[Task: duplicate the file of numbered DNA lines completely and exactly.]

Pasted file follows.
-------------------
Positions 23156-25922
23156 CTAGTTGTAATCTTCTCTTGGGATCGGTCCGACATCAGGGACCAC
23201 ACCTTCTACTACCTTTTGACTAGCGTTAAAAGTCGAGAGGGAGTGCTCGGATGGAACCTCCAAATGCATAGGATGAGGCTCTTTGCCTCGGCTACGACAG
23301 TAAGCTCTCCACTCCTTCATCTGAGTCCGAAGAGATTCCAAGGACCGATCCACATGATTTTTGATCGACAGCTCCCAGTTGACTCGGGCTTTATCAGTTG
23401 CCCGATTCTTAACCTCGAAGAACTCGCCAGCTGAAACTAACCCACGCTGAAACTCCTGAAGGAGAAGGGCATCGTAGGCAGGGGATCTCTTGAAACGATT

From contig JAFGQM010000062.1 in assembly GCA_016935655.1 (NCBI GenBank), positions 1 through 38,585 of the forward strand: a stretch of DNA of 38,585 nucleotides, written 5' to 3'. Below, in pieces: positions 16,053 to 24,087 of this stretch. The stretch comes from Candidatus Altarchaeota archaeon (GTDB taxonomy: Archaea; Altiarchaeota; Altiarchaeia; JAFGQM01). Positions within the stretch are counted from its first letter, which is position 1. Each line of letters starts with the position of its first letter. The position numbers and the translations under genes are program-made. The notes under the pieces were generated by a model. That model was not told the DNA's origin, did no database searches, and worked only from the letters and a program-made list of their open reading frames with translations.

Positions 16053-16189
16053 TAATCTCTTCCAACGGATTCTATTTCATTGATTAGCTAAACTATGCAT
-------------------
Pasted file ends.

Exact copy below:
Positions 23156-25922
23156 CTAGTTGTAATCTTCTCTTGGGATCGGTCCGACATCAGGGACCAC
23201 ACCTTCTACTACCTTTTGACTAGCGTTAAAAGTCGAGAGGGAGTGCTCGGATGGAACCTCCAAATGCATAGGATGAGGCTCTTTGCCTCGGCTACGACAG
23301 TAAGCTCTCCACTCCTTCATCTGAGTCCGAAGAGATTCCAAGGACCGATCCACATGATTTTTGATCGACAGCTCCCAGTTGACTCGGGCTTTATCAGTTG
23401 CCCGATTCTTAACCTCGAAGAACTCGCCAGCTGAAACTAACCCACGCTGAAACTCCTGAAGGAGAAGGGCATCGTAGGCAGGGGATCTCTTGAAACGATT

From contig JAFGQM010000062.1 in assembly GCA_016935655.1 (NCBI GenBank), positions 1 through 38,585 of the forward strand: a stretch of DNA of 38,585 nucleotides, written 5' to 3'. Below, in pieces: positions 16,053 to 24,087 of this stretch. The stretch comes from Candidatus Altarchaeota archaeon (GTDB taxonomy: Archaea; Altiarchaeota; Altiarchaeia; JAFGQM01). Positions within the stretch are counted from its first letter, which is position 1. Each line of letters starts with the position of its first letter. The position numbers and the translations under genes are program-made. The notes under the pieces were generated by a model. That model was not told the DNA's origin, did no database searches, and worked only from the letters and a program-made list of their open reading frames with translations.

Positions 16053-16189
16053 TAATCTCTTCCAACGGATTCTATTTCATTGATTAGCTAAACTATGCAT